In late 1985 it became evident that the growth of AutoCAD, the need to support new hardware, and the pressing need to develop new products was outstripping the capacity of our programming staff, still largely made up of founders of the company. In addition, we saw that in our rush to expand we had lowered our standards, recruiting people who did not always share our key developers' commitment to excellence. Having built what we thought was an ideal environment for programmers, it seemed to me that we should try to attract more high-productivity, broadly-talented people.
I wrote some ad copy which I hoped would select for people with the properties we were looking for. Thanks to the efforts of Mauri Laitinen, we finally ran the much-revised advertisement below starting on March 17, 1986. I date the return of the company to the highest standards of technical excellence and innovation to that date, his effort, and this advert.
Are you one of those rare software people whose productivity is hundreds of times above average?
Autodesk, Inc., the leader in computer-aided design, founded by people like yourself, invites you to join us.
Our company was built by people who never said, ``I can't do that.'' If you're the person we're looking for, you'll be able to design, implement, test, and debug complex software, both alone and collaboratively. The code you write will meet the highest standards of efficiency, maintainability, and modularity. You'll know how to integrate changes in large, complicated programs, and you'll combine design and implementation skills with an intuitive feel for the evolution of the product as a whole and for its position in the marketplace.
You'll be able to find or develop the theory you need to get your job done. You'll be literate, and able to communicate complicated technical concepts in simple and readable language. Your work documentation will meet the standards of the best tech writers and be suitable for immediate inclusion in our user manuals. You'll be able to express yourself clearly and persuasively, whether in a design session or while speaking with prospective customers at a trade show. And you'll take personal responsibility for all your work, as a matter of course.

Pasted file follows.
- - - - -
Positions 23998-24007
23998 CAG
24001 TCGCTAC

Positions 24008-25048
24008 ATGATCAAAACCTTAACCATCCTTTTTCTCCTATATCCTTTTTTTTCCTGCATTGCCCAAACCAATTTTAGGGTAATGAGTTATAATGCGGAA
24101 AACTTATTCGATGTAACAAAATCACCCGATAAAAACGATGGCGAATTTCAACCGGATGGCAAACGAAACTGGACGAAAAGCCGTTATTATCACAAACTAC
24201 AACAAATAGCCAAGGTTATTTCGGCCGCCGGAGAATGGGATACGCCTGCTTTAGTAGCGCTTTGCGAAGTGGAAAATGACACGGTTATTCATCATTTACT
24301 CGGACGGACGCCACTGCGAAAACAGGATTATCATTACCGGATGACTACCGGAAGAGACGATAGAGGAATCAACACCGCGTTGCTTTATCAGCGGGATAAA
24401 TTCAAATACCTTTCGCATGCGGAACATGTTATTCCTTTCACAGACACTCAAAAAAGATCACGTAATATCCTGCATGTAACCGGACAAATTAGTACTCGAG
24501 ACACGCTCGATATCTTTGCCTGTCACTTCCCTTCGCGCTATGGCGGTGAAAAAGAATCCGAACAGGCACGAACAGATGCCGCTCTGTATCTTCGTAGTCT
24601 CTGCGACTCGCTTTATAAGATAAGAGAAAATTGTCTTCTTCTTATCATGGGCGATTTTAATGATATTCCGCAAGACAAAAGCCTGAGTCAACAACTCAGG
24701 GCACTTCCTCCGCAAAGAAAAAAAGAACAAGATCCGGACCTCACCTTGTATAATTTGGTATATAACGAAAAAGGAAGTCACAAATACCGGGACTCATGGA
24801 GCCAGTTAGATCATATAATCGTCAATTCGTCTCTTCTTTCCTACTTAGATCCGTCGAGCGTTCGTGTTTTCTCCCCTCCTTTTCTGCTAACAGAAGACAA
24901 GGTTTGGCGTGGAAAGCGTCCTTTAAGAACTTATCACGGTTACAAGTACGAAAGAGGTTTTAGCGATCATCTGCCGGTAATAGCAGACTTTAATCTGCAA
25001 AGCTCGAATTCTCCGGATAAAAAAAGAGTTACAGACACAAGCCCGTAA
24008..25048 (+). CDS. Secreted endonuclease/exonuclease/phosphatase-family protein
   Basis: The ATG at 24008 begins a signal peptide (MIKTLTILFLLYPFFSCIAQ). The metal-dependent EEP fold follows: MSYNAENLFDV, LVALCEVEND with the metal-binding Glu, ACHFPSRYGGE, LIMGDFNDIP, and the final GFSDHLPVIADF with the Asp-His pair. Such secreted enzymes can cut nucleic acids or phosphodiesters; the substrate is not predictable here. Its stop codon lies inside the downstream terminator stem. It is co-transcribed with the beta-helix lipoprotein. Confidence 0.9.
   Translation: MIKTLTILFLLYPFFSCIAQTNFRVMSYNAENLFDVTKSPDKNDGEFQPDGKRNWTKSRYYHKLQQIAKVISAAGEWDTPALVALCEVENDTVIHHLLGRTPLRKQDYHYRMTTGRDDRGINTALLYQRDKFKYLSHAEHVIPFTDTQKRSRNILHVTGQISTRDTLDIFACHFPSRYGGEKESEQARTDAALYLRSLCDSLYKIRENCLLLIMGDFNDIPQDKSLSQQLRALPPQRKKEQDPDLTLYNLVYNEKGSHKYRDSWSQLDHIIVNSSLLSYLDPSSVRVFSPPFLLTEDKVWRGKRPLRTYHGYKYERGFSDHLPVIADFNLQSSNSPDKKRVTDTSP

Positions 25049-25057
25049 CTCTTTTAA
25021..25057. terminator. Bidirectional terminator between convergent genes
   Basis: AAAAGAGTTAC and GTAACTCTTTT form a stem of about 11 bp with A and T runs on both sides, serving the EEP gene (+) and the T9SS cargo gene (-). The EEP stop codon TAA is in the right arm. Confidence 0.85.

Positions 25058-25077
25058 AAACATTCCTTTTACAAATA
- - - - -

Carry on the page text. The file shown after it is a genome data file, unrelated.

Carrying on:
You'll care enough for the commercial success of your programs that you'll work effectively with marketing and sales people, contributing ideas to best promote the benefits of the products you'll be developing. You'll take an active interest in the work of other people in the company, and be willing to apply your expertise to help with their problems and develop their skills.
What will we do? We'll pay you more than anybody else in the industry. Your pay here can start as high as $60,000 and rise as high as your contributions justify. There's no ceiling on the pay scale for technical people here; you can earn $100,000 if you're worth it and prove it to us. We give our workers stock options that mean something. Unlike companies that look at options as a way of enslaving employees, we intend our options to let you share in the success you'll be helping to create. If we do our job, you won't want to leave. And since we're a public company, your options represent real stock with real value, not funny money.
We value productivity and excellence. We continually strive to minimize politics and bull. We couldn't care less about hours and personal style (except when you will know that it matters). Many of our key producers work at home. We don't care about your degrees and titles; we care what you've done, and what you can do in the future. We value people like you; after all, that's all this business really is.
We're in the computer-aided design business. We sell only software. Our company was founded in 1982 by 14 programmers and we built it (with no venture capital and no debt) to a size of 215 people with offices in 5 countries and monthly sales exceeding $2 million. We sell a program called AutoCAD that runs on most MS-DOS 16-bit machines and some 32-bit workstations such as the IBM RT, Sun, and Apollo. In fewer than three years, we've sold more CAD systems than any other CAD company, micro, mini-, or mainframe. We've passed IBM and Computervision and we're pulling further ahead. We write exclusively in C (AutoCAD has more than 100,000 lines of it), and we develop a lot of our own software tools.
Our newer products include CAD/camera, a revolutionary raster-to-vector conversion program; AutoCAD AEC, a series of applications to dramatically speed up architectural and mechanical drawing and design; and AutoLISP, a full LISP interpreter built into AutoCAD. We do most development on our target machines. Relevant experience is nice, but if you're as good a person as we want, you'll be able to pick it up in a week or two.
We try to make this company the kind of place people you would want to work for. If you're the person we've described, we invite you to write us a letter describing what you can do, and what you've done.
During your interview, expect to discuss almost anything with five or ten other super programmers (three of them are on our board of directors). If you're a head-hunter, forget it.
Our company is continuing to turn the industry upside down. You can make a difference here and reap the rewards of your efforts. We couldn't find a company like this one four years ago, so we built one to our specs. Maybe they'll be your specs too.
Editor: John Walker